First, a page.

I have a love-hate relationship with tires.
Maybe it’s codependence.
I’m out of touch with most psychological terms, but I know I need tires.
They don’t seem to need me.
A month or so ago, a tire on my horsetrailer blew out as I hauled cattle to Great Falls. As I chiseled off the last lug nut that had been overtightened with an impact wrench, I might have mumbled.
I don’t know what a psychiatrist would call them, but a linguist would call what came out of my mouth “potty words.”
A couple of weeks ago, I took a load of ewes to Billings. I threw two spares in the back of the truck, just in case.
Self-help gurus advise setting the bar low so you can leap over it. I made it over. I used only one spare.
I’m concentrating on hay in the field now.
I cranked up my 1964 Chevy that carries a fuel tank and a sundry of tools, spare parts and cool stuff I found.
I love this truck. It starts every time.
But the tires have a few cracks and worn spots.
More than a year ago, a tire blew out. That’s when I found out that the spare was on a similar, but not quite right, rim.
That bar was too low, even for self-help gurus.
My neighbor gave me a ride to the tire shop where good tires and bad wheels were switched while the tire shop owner and I discussed obsolete rims.
I promised to look through my inventory of used tires and wheels and he did, too.
Then a September snowstorm, blizzards, a collapsing cattle market and a pandemic distracted both of us.
About a week ago, I wandered through my collection, but didn’t find a wheel close to the right size for the ’64 Chevy.
I eased my way into town, hoping I could add a few more miles to these tires while I carried fuel to the tractor in the hay field.
I parked in front of the tire shop on my way to the fuel station.
As I discussed options for a new tire, a stranger poked his head in, looked me in the eye and asked “Do you collect junk? I have a lot at my place and I don’t want to pay to haul it off.”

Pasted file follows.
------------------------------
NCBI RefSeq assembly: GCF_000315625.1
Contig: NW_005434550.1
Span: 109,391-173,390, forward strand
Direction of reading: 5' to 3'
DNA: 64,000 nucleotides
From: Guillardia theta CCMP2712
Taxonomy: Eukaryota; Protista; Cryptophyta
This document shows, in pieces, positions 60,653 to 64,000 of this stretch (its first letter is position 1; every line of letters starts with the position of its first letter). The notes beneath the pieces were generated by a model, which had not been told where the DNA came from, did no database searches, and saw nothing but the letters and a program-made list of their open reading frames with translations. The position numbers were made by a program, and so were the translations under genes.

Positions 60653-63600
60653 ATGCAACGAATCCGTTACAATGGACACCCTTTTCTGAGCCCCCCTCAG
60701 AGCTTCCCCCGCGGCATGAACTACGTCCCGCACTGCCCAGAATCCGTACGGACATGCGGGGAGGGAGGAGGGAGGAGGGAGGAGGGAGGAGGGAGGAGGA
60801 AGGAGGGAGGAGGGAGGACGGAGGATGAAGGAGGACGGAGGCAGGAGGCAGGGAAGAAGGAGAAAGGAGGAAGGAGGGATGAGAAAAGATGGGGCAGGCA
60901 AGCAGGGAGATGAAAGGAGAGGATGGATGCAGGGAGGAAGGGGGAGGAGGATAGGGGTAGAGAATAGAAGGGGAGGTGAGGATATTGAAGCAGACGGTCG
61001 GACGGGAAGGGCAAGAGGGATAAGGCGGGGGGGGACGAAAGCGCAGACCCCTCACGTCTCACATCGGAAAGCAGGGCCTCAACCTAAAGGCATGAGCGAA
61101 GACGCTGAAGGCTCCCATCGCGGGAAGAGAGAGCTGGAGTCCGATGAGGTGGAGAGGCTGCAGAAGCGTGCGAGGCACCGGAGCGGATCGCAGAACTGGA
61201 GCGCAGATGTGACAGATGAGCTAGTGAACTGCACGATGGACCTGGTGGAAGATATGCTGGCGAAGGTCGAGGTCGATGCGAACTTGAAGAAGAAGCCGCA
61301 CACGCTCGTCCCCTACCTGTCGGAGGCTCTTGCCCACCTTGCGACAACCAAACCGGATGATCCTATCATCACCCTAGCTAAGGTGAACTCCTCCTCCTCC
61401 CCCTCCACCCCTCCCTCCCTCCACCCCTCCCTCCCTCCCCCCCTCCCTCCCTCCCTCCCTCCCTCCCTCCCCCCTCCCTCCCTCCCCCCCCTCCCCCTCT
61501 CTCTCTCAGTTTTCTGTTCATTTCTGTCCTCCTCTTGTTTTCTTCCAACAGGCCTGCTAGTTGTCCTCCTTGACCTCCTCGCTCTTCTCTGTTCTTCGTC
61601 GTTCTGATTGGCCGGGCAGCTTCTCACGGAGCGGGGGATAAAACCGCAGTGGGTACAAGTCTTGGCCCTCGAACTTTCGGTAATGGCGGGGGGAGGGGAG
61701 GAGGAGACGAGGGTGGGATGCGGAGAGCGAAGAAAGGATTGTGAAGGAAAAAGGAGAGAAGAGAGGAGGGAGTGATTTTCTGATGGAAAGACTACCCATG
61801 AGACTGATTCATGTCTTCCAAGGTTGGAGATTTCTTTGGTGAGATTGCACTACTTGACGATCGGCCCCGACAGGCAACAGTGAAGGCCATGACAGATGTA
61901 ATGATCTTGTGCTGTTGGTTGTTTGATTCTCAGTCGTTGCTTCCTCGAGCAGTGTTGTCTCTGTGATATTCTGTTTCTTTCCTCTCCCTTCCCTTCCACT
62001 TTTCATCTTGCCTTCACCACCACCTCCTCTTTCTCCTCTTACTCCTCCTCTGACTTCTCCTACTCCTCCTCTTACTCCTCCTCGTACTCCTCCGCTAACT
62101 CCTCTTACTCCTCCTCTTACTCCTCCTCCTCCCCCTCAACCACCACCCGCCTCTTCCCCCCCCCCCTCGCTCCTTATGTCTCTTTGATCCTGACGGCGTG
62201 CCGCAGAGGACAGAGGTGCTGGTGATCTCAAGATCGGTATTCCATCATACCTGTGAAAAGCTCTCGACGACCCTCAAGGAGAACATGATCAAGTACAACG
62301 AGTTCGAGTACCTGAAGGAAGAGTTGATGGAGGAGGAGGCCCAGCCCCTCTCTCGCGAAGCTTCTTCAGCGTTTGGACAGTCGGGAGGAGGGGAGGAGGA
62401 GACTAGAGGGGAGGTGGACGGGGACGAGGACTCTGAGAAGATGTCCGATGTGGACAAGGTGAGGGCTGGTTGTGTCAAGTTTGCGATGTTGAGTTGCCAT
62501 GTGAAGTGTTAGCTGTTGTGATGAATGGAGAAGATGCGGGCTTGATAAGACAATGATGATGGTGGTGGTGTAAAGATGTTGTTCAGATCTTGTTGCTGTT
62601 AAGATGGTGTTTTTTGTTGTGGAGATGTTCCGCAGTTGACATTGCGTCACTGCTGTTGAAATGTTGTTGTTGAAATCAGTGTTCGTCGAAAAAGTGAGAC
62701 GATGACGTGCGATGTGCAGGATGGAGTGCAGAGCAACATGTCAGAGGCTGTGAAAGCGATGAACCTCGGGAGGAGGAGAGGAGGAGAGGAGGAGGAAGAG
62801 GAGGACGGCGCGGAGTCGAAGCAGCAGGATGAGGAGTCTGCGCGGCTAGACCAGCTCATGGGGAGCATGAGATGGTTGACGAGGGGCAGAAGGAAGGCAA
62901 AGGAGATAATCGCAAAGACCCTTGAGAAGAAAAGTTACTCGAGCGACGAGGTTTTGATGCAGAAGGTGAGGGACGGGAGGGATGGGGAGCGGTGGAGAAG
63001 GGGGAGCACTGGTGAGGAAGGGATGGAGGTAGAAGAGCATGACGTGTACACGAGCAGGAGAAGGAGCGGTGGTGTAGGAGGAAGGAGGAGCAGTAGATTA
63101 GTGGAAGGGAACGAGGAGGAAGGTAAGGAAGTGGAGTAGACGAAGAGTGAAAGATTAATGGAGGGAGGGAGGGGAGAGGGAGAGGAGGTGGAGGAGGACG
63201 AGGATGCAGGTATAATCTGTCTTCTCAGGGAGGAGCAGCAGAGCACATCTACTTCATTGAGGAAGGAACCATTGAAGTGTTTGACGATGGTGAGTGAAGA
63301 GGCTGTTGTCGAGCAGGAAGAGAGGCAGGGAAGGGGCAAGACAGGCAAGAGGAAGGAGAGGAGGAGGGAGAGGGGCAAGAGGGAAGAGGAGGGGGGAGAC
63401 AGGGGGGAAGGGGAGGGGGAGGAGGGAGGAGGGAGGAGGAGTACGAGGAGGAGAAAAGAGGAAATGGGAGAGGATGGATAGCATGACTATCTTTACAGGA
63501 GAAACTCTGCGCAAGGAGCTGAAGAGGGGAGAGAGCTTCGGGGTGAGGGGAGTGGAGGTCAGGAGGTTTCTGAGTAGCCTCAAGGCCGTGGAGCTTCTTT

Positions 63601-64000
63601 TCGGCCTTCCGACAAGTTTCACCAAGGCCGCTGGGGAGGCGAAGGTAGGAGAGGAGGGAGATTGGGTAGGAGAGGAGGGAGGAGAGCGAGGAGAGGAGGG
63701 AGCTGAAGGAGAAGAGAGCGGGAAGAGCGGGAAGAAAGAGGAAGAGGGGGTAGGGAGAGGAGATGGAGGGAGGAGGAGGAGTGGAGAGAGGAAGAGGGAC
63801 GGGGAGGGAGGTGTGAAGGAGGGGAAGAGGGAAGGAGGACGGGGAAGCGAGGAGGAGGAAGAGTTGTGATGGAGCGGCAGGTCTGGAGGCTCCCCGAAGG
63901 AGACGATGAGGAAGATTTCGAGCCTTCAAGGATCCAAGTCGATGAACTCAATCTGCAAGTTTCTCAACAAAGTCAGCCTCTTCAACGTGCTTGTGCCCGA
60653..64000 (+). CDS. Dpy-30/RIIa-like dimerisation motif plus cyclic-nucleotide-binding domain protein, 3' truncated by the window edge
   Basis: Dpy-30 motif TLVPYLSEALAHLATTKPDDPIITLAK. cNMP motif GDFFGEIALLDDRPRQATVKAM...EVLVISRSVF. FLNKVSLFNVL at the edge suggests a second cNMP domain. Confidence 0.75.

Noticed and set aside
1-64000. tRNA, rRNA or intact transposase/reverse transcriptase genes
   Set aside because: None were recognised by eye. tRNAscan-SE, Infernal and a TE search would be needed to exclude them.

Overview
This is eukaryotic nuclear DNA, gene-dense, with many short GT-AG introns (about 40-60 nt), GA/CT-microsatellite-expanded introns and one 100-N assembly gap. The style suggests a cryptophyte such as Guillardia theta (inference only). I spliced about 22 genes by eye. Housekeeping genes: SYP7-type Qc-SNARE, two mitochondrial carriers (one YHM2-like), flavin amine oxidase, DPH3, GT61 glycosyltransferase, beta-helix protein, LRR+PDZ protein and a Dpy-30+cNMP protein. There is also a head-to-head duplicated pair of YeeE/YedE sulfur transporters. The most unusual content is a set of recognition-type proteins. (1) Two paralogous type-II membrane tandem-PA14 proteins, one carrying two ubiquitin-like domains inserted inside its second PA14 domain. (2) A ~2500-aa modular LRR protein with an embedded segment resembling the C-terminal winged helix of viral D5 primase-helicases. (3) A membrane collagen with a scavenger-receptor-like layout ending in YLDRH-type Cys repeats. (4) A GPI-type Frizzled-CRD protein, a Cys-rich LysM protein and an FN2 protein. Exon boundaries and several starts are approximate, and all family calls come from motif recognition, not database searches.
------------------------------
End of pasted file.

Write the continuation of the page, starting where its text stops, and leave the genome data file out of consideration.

Then he glanced out at my service truck, as if confirming to himself that his question was redundant. Obviously, I collected junk.
Only, I don’t.
Let’s just say I prefer to call myself frugal.
A few days later, I was stacking bales when hydraulic oil spewed from a cracked fitting.
Fortunately, I had the tools I needed on my service truck to remove the fitting. All I needed was a new one.
I hopped in the Chevy and eased my way to town. I pulled in to the auto parts store and realized I didn’t have any money or a mask with me.
I have an account at a different store. I hoped I could stand far enough away or beg forgiveness so I could get my hydraulic fitting.
As I backed into the street, a boom echoed between buildings.
The Chevy leaned starboard.
Fortunately, my new tire had arrived so the tire shop guy and I switched good tires and bad wheels again.
About five miles out of town, another explosion reverberated.
Either the Feds found Conrad or I had yet another blown tire.
I called my brother, Roger.
We found a decent tire at the ranch.
I was back behind the wheel two hours later.
The new tires on my service truck double its value – not including the contents on the back. They are incognito, only disguised as junk.
After all, the line between a hoarder and a rancher is very thin.
Lisa Schmidt raises grass-fed beef and lamb at the Graham Ranch near Conrad. Lisa can be reached at [email protected]
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